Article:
Hottest Development in Miami?
A breakneck pace of development continues in Miami—Brickell, Downtown, Edgewater, Design District, Midtown, Wynwood, South of Fifth, Surfside—but as 2016 beckons, what's the buzziest of all?
Many say it's the whole new neighborhood shown in this rendering, known as the Faena District, on Collins from 32nd to 36th: eight integrated new and old buildings assembled by self-made Argentine impresario Alan Faena, 52 (in partnership with Russian billionaire Len Blavatnik). Calling himself an "urbanist" and creator of "holistic environments" rather than a designer or developer, Alan created a similar and hugely successful area in Buenos Aires; this is his first foray outside that city.
Even more than bringing life to what had been a sleepy stretch of Collins along the ocean, it may usher in a new golden age for Mid-Beach, which got rolling before the recession when developer Jeffrey Soffer redid the legendary Fontainebleau at 44th. Now Barry Sternlicht's 5-star ecological entry, the One Hotel, which opened to great fanfare earlier this year, has lured crowds up to the edge of South Beach (at 24th); Marriott's swank Edition Hotel created with industry icon Ian Schrager has opened at 29th; and cultural trendsetters SoHo House and the Thompson Hotel have appeared north of Faena.
We're half-expecting the local business improvement district to erect a big new sign (made to look old, of course): "Welcome to Mid-Beach, the New South Beach!"
We snapped many of these pictures yesterday as the Faena Hotel Miami Beach officially opened its doors. At 169 rooms (111 of which are suites) with an average price of $745 a night (no typo), a butler is stationed on each of the 12 hotel floors to afford a single point of contact for discriminating guests (two more stories at the top of the building contain 13 residences). Alan himself lives a few blocks away, and can also keep an eye on things (you'd recognize him by his habitual all-white suit).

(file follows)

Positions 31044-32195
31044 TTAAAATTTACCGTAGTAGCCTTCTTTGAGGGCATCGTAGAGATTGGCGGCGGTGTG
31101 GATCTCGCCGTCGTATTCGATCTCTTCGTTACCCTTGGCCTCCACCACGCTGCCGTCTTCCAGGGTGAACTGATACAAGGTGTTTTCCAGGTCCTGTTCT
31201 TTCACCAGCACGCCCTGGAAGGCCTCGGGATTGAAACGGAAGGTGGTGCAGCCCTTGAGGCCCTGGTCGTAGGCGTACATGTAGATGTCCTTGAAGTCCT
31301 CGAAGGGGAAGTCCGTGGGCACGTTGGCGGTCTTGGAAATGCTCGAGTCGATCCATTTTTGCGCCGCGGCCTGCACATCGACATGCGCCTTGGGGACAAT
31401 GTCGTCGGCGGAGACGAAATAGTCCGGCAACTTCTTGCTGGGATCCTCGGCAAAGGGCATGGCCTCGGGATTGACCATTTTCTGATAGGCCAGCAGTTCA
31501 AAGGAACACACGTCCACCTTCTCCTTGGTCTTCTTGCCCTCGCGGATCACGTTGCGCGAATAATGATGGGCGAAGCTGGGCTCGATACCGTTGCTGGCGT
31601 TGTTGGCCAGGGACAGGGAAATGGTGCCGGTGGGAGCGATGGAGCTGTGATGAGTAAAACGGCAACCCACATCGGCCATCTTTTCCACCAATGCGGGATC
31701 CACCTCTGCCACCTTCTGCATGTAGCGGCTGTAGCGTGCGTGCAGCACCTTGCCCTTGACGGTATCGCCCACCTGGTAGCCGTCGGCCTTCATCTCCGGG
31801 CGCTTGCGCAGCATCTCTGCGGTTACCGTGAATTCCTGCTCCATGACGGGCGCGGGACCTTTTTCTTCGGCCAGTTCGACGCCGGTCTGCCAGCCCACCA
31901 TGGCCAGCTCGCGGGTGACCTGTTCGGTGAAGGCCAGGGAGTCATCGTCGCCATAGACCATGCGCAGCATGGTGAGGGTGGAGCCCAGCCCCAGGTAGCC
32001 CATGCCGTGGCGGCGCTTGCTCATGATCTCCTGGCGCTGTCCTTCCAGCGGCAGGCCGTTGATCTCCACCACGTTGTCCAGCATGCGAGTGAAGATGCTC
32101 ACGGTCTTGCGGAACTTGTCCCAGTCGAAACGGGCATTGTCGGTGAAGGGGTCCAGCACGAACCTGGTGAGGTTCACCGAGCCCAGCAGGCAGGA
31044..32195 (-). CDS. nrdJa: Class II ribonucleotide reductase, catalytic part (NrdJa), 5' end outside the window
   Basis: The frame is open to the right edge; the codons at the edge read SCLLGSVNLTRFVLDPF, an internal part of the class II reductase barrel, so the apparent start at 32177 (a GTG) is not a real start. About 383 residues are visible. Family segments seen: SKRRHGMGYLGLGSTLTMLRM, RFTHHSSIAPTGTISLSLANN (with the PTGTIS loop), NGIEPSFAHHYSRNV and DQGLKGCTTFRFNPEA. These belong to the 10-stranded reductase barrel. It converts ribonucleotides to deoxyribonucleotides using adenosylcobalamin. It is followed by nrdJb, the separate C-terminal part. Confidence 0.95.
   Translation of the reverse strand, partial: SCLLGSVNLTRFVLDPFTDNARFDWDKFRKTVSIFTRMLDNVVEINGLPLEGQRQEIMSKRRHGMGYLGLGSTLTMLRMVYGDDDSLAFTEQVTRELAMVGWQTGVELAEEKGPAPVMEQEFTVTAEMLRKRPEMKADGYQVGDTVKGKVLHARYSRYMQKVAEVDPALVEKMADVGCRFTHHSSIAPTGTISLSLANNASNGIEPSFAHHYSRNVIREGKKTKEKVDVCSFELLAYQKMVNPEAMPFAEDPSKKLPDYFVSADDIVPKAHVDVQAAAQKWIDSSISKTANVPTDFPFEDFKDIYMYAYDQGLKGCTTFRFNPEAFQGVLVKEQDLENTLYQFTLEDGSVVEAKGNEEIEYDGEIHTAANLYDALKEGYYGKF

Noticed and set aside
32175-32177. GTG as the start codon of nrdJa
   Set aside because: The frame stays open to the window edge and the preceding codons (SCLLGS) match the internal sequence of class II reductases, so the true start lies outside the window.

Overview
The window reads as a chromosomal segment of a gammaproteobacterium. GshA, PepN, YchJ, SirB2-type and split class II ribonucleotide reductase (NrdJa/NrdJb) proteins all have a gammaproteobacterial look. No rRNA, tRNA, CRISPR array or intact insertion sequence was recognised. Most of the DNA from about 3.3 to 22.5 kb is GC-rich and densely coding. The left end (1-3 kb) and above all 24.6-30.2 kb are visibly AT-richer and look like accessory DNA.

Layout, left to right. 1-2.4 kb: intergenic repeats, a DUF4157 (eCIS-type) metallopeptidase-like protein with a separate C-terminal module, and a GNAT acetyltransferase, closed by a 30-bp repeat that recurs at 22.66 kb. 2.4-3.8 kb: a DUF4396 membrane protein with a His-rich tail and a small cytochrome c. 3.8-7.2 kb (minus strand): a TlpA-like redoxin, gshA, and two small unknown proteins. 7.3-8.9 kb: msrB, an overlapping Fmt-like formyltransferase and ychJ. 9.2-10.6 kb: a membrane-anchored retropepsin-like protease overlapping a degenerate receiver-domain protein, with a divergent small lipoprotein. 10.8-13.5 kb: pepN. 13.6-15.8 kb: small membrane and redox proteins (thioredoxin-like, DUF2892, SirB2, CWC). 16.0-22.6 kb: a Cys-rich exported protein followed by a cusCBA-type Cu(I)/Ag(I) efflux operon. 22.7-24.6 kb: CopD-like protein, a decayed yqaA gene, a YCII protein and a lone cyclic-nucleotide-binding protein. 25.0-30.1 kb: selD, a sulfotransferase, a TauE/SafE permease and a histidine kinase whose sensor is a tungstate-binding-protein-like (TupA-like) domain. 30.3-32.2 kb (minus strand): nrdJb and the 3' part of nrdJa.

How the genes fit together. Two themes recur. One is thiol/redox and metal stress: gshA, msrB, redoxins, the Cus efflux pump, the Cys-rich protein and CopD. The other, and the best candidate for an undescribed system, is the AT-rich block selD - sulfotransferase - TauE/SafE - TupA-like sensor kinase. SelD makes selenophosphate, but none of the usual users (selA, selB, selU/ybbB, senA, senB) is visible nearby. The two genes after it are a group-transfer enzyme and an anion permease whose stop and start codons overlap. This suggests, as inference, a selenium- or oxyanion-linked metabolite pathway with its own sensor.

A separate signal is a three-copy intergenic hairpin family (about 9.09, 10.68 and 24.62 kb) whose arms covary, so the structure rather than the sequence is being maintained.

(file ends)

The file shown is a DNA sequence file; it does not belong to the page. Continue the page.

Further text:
The hotel is meant to look approachable, not vast, yet give guests a burst of color and emotion. A key motif is its ubiquitous use of theatrical red (symbolic because Alan got his start creating an incredible rose business in Punte del Este, Uruguay). But that's not the only attention-getter: 600,000 tiles are used for floor mosaics in the lobby, which also features eight giant murals, and in the Veranda restaurant you'll find chandeliers with literally thousands of light bulbs—that through a complicated system of sensors and communications actually flash when lightning occurs in the pampas of Argentina. The intention: bringing back the glamour of yesteryear. Indeed, the bones of the Faena were originally the storied Saxony Hotel, the poshest Miami resort of its day. Still other amenities: Pao at the Dome Asian restaurant from celeb chef Paul Qui of Austin, TX; an ornate old theater off the lobby that will host a revue for six months starting in early '16; a 22k SF full floor spa facing the ocean; and an outdoor fire kitchen styled like an Argentine asado.
What's gotten the most attention about the neighborhood are the stratospherically priced condos at Faena House (on the right in the picture), 42 units by starchitect Norman Foster that include a $60M penthouse bought by a billionaire hedge funder and representing the most expensive house in the history of Miami. To the left, the old Versailles Hotel will be condos, and soon to rise from the adjacent parking lot will be a sister condo building called Versailles Contemporary.
The 43k SF Faena Forum, to open late 2016, intends to draw in the community with a large exhibit hall and ampitheater. Much of the live entertainment is intended to be informal and free. Art installations will also be a regular feature.
Two middle buildings will be retail, conceived not like the many luxury stores of the Design District but more as a vibrant souk or bazaar with a restaurant café and parking.
Finally, Casa Claridge is a small 50-room boutique hotel that's considered the "guest house" of the neighborhood. It was acquired last year, renovated, and is now in full swing. With lots of bright red, of course.